MRI v Ultrasound

Hi, This is a little tangential to our main topic but hoping some-one can help. My rheumy finally agreed to send me off for an MRI of my foot to see what is going on down there after 1 year of constant weight bearing foot pain, zero impact from increasing doses of MTX, and my ongoing insistence that I don't feel like I have RA. I've suggested that my left foot, at the very least, feels like I have a Mortons Neuroma.

The letter came through yesterday for the scan appt. However, I am booked in for an ultrasound, not an MRI. The rheumy definitely said MRI to me and that is what he wrote in his letter to the GP.

Whoever does / looks at the scan results, I want them to not only look for signs of Mortons Neuroma but also look to see whether there is any evidence, either for or against, for my ongoing foot pain more generally being caused by RA.

I don't know whether I should be bothered by the change from MRI to ultrasound and whether I should put up a fuss. Does anyone know whether ultrasound would be less helpful in looking for these problems than with an MRI? Given that it has taken me a year's worth of foot pain to actually get some-one to agree to look at one of them, I probably won't get another bite at the cherry for a long time to come .....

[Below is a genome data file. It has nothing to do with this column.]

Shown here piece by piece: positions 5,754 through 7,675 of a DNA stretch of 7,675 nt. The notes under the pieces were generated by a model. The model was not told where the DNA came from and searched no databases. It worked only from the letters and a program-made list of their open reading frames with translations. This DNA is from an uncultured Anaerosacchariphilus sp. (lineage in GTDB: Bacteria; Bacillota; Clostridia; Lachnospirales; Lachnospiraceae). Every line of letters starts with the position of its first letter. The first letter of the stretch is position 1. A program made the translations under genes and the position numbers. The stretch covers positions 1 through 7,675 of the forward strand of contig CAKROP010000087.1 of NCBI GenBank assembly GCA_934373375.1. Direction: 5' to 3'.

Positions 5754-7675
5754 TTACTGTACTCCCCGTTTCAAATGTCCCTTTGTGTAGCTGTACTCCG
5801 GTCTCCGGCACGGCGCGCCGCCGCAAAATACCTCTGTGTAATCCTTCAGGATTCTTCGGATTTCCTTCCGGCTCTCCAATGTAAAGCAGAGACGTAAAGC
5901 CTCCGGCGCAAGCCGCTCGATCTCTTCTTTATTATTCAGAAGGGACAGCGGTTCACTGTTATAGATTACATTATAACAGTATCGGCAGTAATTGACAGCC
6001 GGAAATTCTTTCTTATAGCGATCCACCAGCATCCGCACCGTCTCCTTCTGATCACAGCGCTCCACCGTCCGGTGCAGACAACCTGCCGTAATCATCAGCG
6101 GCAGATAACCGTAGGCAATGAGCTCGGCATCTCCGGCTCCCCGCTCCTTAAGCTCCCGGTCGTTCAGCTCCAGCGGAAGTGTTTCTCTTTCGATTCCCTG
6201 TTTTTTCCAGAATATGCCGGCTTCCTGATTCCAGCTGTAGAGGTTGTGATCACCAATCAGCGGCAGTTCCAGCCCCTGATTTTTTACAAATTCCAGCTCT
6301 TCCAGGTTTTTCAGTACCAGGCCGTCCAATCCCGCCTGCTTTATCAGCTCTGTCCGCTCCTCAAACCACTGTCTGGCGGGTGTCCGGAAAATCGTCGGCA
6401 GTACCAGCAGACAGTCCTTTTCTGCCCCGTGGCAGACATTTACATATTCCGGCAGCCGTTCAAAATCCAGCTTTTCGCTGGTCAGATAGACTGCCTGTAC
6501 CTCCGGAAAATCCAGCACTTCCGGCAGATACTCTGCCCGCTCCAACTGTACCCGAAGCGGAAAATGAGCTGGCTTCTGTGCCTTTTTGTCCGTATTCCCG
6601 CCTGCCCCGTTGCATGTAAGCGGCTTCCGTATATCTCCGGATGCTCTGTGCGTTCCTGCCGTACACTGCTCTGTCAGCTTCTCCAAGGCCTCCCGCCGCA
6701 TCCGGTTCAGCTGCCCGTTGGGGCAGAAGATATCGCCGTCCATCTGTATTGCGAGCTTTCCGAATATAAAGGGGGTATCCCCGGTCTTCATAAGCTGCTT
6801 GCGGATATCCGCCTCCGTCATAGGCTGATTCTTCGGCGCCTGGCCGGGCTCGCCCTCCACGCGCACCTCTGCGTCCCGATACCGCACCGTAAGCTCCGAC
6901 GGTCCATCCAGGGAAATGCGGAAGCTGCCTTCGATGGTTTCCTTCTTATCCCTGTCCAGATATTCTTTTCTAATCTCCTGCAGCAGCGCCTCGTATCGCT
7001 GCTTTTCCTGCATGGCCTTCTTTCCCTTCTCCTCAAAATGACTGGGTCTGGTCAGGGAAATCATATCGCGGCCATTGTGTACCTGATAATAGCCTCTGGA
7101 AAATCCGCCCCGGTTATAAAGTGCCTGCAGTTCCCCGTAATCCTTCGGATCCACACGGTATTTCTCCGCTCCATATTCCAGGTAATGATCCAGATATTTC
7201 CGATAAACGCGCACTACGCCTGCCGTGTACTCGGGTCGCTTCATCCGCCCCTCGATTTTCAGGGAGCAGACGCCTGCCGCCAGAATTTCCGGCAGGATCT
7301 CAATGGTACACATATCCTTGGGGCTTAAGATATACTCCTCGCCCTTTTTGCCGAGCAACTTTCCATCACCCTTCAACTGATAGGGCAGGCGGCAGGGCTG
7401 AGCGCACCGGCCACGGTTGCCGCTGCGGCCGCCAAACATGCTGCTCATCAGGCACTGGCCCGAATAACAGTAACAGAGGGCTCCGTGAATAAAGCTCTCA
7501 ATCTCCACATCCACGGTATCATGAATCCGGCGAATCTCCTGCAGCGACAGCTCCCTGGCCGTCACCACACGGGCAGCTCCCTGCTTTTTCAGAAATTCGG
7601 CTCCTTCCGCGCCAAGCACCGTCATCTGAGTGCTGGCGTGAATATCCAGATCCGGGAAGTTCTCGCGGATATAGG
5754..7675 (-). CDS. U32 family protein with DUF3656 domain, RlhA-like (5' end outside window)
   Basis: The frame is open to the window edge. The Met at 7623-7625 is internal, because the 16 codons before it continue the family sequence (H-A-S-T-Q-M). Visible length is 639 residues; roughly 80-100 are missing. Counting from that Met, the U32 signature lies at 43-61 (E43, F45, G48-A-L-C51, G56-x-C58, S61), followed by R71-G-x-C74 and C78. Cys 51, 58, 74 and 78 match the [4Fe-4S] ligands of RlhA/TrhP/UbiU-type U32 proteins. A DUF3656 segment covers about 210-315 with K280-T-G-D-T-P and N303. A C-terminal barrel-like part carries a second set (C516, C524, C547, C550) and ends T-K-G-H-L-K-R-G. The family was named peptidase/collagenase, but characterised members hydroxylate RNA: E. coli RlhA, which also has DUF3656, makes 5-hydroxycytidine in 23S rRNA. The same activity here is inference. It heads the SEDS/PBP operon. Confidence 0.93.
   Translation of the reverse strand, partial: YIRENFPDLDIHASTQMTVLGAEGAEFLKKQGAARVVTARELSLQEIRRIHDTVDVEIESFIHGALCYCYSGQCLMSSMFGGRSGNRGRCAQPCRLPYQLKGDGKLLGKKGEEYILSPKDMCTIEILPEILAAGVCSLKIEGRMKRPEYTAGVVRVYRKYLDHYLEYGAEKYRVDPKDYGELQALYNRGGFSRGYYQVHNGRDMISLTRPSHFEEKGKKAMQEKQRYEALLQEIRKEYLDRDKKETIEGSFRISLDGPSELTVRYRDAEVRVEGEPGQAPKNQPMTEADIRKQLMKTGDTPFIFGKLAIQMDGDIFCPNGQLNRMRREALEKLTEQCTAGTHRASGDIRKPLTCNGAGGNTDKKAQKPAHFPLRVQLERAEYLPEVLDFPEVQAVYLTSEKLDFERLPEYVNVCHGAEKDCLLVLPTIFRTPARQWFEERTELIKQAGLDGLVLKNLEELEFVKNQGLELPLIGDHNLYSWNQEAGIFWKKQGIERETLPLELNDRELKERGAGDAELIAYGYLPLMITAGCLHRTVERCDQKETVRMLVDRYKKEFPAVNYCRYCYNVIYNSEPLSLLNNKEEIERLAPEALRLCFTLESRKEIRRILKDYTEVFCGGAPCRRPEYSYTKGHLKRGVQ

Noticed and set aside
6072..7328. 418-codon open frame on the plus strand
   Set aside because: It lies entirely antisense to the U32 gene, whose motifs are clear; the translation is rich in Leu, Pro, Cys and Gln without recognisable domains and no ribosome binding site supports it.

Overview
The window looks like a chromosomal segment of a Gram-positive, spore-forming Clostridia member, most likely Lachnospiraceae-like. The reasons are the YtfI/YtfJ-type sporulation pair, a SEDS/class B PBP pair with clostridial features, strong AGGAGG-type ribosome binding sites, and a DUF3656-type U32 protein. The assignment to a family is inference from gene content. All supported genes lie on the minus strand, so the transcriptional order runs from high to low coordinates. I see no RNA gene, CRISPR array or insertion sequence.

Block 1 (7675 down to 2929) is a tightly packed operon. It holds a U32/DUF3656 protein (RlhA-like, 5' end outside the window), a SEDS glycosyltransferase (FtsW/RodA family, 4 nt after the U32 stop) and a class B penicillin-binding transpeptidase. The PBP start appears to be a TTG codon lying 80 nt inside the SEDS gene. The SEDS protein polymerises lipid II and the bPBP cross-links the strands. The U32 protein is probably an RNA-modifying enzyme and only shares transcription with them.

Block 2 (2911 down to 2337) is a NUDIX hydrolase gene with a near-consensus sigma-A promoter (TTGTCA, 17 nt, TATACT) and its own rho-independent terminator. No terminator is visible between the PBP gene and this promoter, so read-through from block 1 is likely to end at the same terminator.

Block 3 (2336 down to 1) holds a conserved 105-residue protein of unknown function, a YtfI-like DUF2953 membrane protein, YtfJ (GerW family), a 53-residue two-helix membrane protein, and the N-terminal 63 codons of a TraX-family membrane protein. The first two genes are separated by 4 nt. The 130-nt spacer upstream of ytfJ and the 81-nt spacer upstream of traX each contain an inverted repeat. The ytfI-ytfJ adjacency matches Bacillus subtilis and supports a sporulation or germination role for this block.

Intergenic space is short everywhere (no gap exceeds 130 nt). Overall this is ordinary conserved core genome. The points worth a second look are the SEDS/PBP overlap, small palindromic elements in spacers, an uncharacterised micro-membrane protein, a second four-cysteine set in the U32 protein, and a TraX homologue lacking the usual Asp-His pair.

Many thanks

14 Replies

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  • I think ultrasonography rd are very good at spotting things and if they felt that the scan showed something they would suggest further things to investigate. MRI are more expensive to prescribe and often the waiting list is longer when I've had them. So it's a step forward ( pardon the pun) I think to give a bit more information which they can act on xxx

  • An ultrasound is safer for you and should give you enough information about the structures of the foot to give an indication of what is there that shouldn't be. It is very sensitive at picking up the signs of inflammation too.

  • MRI scans are much more detailed than ultrasound scans. I have had both on my feet. If you were expecting an MRI scan I would phone your Rheumatology helpline nurse or your consultants secretary and check to see what they were expecting. There might be a good reason for changing it or it might be an error by admin in the scanning department. It would be better to check then waste your time and their time going for the wrong sort of scan. If they do change it to an MRI I have discovered you can usually beat the waiting lists by phoning the scanning department once they have received the request as they often have cancellations which they are only too happy to fill.

    Good luck.

    Becky

  • Hello Cornish King, I've got toe trouble in my left foot. Like a sharp stone in my shoe when bad and like an electric charge when quiet. Musculoskeletal specialist thinks it maybe Mortons and he thinks a ultra sound scan is better than a MRI for this. I'm booked for 14/12. Hope this help a little. All the very best.

  • Yes, sharp stone I relate to. And sometime I can audibly hear it making a clicking noise as the ball of my foot rolls over the floor. And sometimes, if I put my foot into a tighter fitting shoe, I can feel the lump "move upwards" as my bones crush together on it. I don't have an "electric charge" though I think. Already had an x ray and it showed nothing at all wrong, which is strange given the clear clicking noise sometimes when bare foot. Got my appt on 26/11 so I'm hoping it will show Mortons with a clear remedy. Good luck with yours. I guess I'll stick with the ultrasound then.

  • Hi